Just imagine an aggressive and ambitious young executive- extremely gifted, well pedigreed, highly educated, totally dedicated and very charismatic being groomed and empowered by those who count on his meteoric rise to the top-who gives it all up. He just walks away from the prestige, the power, the pay and the position. The guy must be nuts, right? Why would anyone do something this stupid?
I will let him tell you.
You know my pedigree: a legitimate birth, circumcised on the eighth day, an Israelite from the elite tribe of Benjamin, a strict and devout adherent to God’s law; a fiery defender of the purity of my religion, even to the point of persecuting Christians; a meticulous observer of everything set down in God’s law Book.
The very credentials these people are now waving around as something special, I’m tearing up and throwing out with the trash- along with everything else I used to take credit for. And why? Because of Christ. Yes, all the things I once thought were so important are gone from my life. Compared to the high privilege of knowing Christ Jesus as my Master, firsthand, everything I once thought I had going for me is insignificant- dog dung. I’ve dumped it all in the trash so that I could embrace Christ and be embraced by him.
–Philippians 3:4-8 (The Message)
Later in this text the apostle Paul would conclude “all who are mature should take a view of things.” Paul had grown up to true kingdom thinking and had the ability to discern the difference between his former attractive but empty way of life and the more challenging, but more virtuous call of Christ. To him walking away towards Christ made perfect sense. Through kingdom thinking he understood how “God chose the foolish things of the world to shame the wise” and “the weak things of the world to shame the strong” and “the lowly things of this world and the despised things- and the things that are not- to nullify the things that are.” (1st Corinthians 1:27-28)
All who are mature would take this view of things. But unfortunately not many are. From my perspective the church remains populated by so many who seem to stay stuck in a surface level thinking and rarely ever ventures deeper into true kingdom thinking. Consequently we repeatedly fail to free ourselves from the grip of a worldly approach to life, to relationship and to church. Consider:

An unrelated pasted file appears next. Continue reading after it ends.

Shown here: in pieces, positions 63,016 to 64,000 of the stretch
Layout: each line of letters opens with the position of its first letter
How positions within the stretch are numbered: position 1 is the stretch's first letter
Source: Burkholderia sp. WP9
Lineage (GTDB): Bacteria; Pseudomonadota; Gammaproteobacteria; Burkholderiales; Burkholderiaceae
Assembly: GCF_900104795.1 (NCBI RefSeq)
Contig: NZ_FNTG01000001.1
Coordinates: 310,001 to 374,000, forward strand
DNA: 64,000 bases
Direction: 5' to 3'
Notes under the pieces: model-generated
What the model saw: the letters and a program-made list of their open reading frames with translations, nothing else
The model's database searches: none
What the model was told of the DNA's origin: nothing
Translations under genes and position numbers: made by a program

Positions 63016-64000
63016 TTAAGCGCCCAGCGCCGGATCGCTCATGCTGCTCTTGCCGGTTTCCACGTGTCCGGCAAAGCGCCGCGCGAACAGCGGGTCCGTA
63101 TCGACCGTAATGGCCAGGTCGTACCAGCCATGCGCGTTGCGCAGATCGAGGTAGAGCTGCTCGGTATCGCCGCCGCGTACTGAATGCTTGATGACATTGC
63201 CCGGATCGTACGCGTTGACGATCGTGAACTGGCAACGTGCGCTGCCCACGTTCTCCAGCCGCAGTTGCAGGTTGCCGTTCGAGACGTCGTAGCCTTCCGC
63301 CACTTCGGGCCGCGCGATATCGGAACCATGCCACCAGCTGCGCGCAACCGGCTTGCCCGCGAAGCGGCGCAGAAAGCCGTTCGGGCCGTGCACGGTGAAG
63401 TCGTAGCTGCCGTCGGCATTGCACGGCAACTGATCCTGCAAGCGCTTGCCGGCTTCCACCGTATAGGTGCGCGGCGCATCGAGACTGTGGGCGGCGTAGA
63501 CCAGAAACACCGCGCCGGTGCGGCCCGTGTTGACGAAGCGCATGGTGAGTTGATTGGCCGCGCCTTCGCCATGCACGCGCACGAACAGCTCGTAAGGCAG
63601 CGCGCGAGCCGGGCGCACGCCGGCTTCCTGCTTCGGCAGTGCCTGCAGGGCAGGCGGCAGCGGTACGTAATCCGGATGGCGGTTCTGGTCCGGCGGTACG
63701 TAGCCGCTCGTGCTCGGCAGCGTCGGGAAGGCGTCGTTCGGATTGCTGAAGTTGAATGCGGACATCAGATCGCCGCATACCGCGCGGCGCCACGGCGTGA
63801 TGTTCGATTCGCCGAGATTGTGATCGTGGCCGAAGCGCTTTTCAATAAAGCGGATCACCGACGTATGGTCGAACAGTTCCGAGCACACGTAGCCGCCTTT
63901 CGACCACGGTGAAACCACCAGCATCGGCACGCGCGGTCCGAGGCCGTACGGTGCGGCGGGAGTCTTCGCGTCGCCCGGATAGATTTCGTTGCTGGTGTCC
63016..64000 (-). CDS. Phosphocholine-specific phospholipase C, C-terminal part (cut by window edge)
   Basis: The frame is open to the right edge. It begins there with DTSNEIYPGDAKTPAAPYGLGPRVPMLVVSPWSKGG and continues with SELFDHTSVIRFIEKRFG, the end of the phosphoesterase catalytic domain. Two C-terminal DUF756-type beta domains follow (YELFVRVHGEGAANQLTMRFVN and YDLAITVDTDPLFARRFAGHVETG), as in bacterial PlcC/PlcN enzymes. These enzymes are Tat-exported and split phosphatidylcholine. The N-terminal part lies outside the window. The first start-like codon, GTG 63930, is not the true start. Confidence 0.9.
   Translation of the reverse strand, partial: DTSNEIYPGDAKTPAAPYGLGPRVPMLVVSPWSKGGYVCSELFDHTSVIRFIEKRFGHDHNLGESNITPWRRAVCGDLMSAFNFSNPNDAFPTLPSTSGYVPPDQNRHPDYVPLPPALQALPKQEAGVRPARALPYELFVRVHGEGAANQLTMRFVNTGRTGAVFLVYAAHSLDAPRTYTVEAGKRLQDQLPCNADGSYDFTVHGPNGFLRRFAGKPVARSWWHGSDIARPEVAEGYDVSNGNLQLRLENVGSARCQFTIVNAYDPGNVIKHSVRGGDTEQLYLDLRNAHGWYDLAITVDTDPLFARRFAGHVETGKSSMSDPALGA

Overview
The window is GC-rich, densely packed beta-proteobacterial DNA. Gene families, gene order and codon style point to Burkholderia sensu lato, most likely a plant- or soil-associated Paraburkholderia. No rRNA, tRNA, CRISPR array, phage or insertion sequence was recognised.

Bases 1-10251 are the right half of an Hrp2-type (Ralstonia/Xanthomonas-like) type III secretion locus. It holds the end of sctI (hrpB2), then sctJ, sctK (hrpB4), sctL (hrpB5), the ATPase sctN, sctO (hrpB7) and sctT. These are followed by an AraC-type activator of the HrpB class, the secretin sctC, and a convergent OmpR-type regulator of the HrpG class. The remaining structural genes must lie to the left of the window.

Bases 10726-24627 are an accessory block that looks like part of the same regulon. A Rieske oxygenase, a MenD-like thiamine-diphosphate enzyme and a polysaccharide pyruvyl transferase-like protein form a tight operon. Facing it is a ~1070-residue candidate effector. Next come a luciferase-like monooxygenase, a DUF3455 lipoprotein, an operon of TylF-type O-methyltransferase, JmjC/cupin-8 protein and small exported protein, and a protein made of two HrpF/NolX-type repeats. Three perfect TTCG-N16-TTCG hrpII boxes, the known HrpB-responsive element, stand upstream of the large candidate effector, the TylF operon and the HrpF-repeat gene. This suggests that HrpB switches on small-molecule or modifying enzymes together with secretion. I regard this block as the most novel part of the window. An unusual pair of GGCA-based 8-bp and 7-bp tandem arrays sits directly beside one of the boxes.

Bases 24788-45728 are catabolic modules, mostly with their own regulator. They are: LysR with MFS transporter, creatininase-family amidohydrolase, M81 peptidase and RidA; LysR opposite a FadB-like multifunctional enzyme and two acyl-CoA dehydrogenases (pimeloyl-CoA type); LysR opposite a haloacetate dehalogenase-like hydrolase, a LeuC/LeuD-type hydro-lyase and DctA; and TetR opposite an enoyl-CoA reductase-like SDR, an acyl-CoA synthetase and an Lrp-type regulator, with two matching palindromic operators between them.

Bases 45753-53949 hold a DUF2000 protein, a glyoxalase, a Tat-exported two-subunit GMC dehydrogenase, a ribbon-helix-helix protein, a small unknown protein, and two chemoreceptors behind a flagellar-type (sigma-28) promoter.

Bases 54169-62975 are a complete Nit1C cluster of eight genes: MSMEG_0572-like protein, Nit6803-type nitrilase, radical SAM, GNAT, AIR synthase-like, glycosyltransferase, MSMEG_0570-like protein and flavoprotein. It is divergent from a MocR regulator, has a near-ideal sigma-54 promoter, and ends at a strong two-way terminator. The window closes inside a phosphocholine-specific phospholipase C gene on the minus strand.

Whereas we should be thinking in terms of kingdom we think in terms of institution
Whereas servanthood should define us we grasp for power
Whereas grace should govern we create rules
Whereas we should be message-driven we choose to be market-driven
Whereas we should be about relationships we think programming
Whereas selflessness should reign we favor ambition
And it is my guess that most of us would join the chorus of “that’s nuts” if presented with Paul’s choice in a context outside of church.
So how do we change this? How do we grow up like Paul into kingdom thinking? I believe there is only one place to start- Matthew 5-7- the Sermon on the Mount. This is kingdom thinking at its purest. It is a totally revolutionary re-envisioning of who we are to be that is guaranteed to challenge, change and develop maturity. According to this sermon kingdom thinking:
* Honors a different set of values and behaviors- 5:1-12
* Calls for a transforming transparency- 5:13-20
* Elevates relationships above the institution- 5:25-42
* Redefines the parameters of love- 5:43-48
* Demands personal integrity in acts of worship and piety- 6:1-18
* Seeks a clear kingdom commitment- 6:16-36
* Requires honesty and personal accountability in relationships based on how God treats us- 7:1-12
* Demands choices to be made reflective solely of kingdom values- 7:15-27
There is no doubt that this sermon clearly sets God’s way against the world’s way and calls for radical rethinking for all who claim to follow Christ. It is unsettling, deeply challenging and to many- madness- just like Paul giving up his path to Pharisee superstardom. But only by embracing and internalizing this sermon we will grow up to kingdom thinking.
Isn’t it time to do this?